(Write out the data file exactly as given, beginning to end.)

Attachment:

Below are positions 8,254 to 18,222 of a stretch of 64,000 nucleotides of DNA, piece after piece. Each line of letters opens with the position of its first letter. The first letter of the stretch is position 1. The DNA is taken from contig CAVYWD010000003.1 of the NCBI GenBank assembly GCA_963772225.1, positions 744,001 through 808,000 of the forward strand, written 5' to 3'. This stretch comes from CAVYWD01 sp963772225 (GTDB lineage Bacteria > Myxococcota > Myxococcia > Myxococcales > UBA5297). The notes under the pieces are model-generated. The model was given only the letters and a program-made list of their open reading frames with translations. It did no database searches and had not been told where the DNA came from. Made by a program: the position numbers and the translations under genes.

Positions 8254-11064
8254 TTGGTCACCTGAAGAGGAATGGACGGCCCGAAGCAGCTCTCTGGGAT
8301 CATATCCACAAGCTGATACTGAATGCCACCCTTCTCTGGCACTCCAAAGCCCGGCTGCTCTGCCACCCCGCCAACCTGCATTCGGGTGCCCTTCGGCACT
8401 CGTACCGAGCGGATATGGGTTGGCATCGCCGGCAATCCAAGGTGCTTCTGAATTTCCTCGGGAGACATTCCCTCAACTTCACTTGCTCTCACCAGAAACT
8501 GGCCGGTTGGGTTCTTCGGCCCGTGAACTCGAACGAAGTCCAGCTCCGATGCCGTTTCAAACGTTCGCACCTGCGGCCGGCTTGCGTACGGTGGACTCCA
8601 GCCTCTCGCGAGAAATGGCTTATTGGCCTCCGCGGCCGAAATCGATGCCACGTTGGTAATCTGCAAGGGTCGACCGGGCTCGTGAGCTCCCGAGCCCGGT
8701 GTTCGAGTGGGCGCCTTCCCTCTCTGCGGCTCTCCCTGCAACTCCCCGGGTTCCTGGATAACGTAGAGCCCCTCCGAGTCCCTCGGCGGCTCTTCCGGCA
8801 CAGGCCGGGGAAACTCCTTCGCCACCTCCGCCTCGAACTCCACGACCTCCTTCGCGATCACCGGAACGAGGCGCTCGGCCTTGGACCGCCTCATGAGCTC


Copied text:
Below are positions 8,254 to 18,222 of a stretch of 64,000 nucleotides of DNA, piece after piece. Each line of letters opens with the position of its first letter. The first letter of the stretch is position 1. The DNA is taken from contig CAVYWD010000003.1 of the NCBI GenBank assembly GCA_963772225.1, positions 744,001 through 808,000 of the forward strand, written 5' to 3'. This stretch comes from CAVYWD01 sp963772225 (GTDB lineage Bacteria > Myxococcota > Myxococcia > Myxococcales > UBA5297). The notes under the pieces are model-generated. The model was given only the letters and a program-made list of their open reading frames with translations. It did no database searches and had not been told where the DNA came from. Made by a program: the position numbers and the translations under genes.

Positions 8254-11064
8254 TTGGTCACCTGAAGAGGAATGGACGGCCCGAAGCAGCTCTCTGGGAT
8301 CATATCCACAAGCTGATACTGAATGCCACCCTTCTCTGGCACTCCAAAGCCCGGCTGCTCTGCCACCCCGCCAACCTGCATTCGGGTGCCCTTCGGCACT
8401 CGTACCGAGCGGATATGGGTTGGCATCGCCGGCAATCCAAGGTGCTTCTGAATTTCCTCGGGAGACATTCCCTCAACTTCACTTGCTCTCACCAGAAACT
8501 GGCCGGTTGGGTTCTTCGGCCCGTGAACTCGAACGAAGTCCAGCTCCGATGCCGTTTCAAACGTTCGCACCTGCGGCCGGCTTGCGTACGGTGGACTCCA
8601 GCCTCTCGCGAGAAATGGCTTATTGGCCTCCGCGGCCGAAATCGATGCCACGTTGGTAATCTGCAAGGGTCGACCGGGCTCGTGAGCTCCCGAGCCCGGT
8701 GTTCGAGTGGGCGCCTTCCCTCTCTGCGGCTCTCCCTGCAACTCCCCGGGTTCCTGGATAACGTAGAGCCCCTCCGAGTCCCTCGGCGGCTCTTCCGGCA
8801 CAGGCCGGGGAAACTCCTTCGCCACCTCCGCCTCGAACTCCACGACCTCCTTCGCGATCACCGGAACGAGGCGCTCGGCCTTGGACCGCCTCATGAGCTC